And c’mon? Where else will you find a castle that looks like it’s been constructed solely from pink Lego bricks?

Inverness Castle © Addy


Dear Older Me,

Today’s prompt from the WordPress Daily Post blog is: write a letter to yourself in 20 years.

Dear Older Me,

You are probably dead.

Here’s hoping it was quick, painless and didn’t win a Darwin award.

Love and Hugs,

Younger You xx

PS: If you’re not dead:

◊ Give your wife a kiss and a bum squeeze from me. Don’t look at me like that! I’m you remember, only more Hobo-Chic than Silver Fox. There’s not a chance in hell you made it to fifty-three trapped in the same isolation you used to be in. You know as well as I that would have killed you long ago :) Besides, I know how hard you worked to get where you are because I’m the one doing all the hard work – and there’s no chance someone as awesome as us could work so hard and not get a payoff from it!

◊ Are you still writing All that I am, all that I ever was. Please tell me we’re at least in contention for longest running blog in the history of the world? You know that would be freakin’ awesome!

◊ I’m hoping that you told our family tales of yesteryear when you took them on a tour of Scotland. If you didn’t, why not? Seriously. Do you not remember how happy you were back them; gazing out over the loch hunting for Nessie (your kids will love that), hiking through Glen Nevis, taking boat trips to the Isle of Rum, skinny dipping in Loch Shiel? Okay, perhaps save that last one for your wife only, don’t want to scar the children for life! Hell, you better have fulfilled your fantasy of skinny dipping with someone in Loch Shiel…if not, the two of you should go back there this instant and get all nekkid! :p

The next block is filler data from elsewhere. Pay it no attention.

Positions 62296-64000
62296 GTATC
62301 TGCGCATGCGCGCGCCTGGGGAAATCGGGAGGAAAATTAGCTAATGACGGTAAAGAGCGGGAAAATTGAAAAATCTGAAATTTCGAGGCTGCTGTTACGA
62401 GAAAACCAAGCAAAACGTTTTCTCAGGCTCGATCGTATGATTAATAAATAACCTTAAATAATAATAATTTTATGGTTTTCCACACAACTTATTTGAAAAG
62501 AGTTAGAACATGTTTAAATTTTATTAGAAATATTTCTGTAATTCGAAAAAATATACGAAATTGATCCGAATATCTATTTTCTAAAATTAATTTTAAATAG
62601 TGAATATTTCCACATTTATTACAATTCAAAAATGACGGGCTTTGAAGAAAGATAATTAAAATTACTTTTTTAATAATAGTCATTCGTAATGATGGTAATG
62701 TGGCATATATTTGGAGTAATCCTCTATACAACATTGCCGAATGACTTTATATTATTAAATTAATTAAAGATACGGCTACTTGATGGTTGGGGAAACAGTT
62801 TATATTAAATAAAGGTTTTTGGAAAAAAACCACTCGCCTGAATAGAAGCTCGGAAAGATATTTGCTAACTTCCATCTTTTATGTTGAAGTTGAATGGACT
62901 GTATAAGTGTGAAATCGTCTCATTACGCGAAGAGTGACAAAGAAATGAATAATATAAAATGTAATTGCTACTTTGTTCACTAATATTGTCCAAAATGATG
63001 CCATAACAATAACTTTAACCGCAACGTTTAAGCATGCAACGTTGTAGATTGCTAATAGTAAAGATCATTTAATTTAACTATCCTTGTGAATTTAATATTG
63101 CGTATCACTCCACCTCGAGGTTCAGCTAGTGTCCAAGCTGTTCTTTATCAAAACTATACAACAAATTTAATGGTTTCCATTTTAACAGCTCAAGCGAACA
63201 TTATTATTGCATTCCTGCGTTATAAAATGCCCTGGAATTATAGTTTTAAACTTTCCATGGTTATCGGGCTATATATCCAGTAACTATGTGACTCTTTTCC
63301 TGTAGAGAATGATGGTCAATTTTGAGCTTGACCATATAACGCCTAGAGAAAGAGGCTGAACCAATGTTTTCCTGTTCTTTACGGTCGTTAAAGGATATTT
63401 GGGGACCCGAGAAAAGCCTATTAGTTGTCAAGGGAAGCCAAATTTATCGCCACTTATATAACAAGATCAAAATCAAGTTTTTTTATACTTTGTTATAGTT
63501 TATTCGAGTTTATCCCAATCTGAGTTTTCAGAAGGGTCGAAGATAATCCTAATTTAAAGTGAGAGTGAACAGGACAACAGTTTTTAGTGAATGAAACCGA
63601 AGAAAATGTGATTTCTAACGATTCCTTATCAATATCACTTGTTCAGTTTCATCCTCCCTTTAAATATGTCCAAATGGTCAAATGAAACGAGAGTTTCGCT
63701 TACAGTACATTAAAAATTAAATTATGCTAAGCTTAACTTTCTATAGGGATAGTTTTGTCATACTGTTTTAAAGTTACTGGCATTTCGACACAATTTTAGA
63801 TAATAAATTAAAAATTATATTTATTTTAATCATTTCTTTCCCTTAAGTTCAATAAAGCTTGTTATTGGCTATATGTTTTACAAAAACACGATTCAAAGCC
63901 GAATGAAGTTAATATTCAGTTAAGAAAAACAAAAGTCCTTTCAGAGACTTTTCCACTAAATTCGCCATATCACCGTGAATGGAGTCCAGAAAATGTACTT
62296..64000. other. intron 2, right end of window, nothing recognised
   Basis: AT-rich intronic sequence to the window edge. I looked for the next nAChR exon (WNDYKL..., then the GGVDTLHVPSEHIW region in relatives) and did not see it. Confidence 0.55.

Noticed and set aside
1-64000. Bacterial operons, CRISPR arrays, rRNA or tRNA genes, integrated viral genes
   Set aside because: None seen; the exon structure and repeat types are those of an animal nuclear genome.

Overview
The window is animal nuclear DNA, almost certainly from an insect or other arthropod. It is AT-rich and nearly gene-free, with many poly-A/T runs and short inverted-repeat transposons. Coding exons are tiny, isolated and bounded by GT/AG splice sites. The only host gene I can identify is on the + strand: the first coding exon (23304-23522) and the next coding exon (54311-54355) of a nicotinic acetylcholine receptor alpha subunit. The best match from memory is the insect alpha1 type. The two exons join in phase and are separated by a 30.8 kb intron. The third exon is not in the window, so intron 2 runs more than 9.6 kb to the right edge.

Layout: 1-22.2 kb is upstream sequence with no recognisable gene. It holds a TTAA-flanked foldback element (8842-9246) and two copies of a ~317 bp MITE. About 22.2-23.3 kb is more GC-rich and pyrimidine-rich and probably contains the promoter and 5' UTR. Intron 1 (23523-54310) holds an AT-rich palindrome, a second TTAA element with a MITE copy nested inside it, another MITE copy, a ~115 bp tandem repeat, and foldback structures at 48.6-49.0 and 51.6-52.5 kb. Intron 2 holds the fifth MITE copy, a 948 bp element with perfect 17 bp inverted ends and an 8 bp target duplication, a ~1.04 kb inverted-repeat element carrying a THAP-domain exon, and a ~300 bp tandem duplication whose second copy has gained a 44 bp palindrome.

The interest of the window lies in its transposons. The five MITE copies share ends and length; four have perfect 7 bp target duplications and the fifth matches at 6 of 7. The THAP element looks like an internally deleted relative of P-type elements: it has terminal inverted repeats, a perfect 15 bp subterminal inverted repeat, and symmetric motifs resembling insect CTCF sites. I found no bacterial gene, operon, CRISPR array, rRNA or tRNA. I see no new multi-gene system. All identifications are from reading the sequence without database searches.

◊ If I were to time-travel to a bookstore twenty years from now, will I be able to find a copy of The Ghosts That Haunt Me? Because if I do time-travel and I don’t find a copy with our name on it…you and I are going to have a serious conversation, young-at-heart man!

◊ If you haven’t already, you need to forgive yourself for the mistakes you made in the past against those you love. They wouldn’t want you holding onto that guilt forever. Well, not all of them, anyway.

◊ Are your kids close to P&K’s kids? I’m seriously hoping that they are. If not, get to it!

◊ Please, please, for the love of all those mystical things in the shadows, tell me you never became homeless again? If you did, then we’re really gonna have that serious conversation!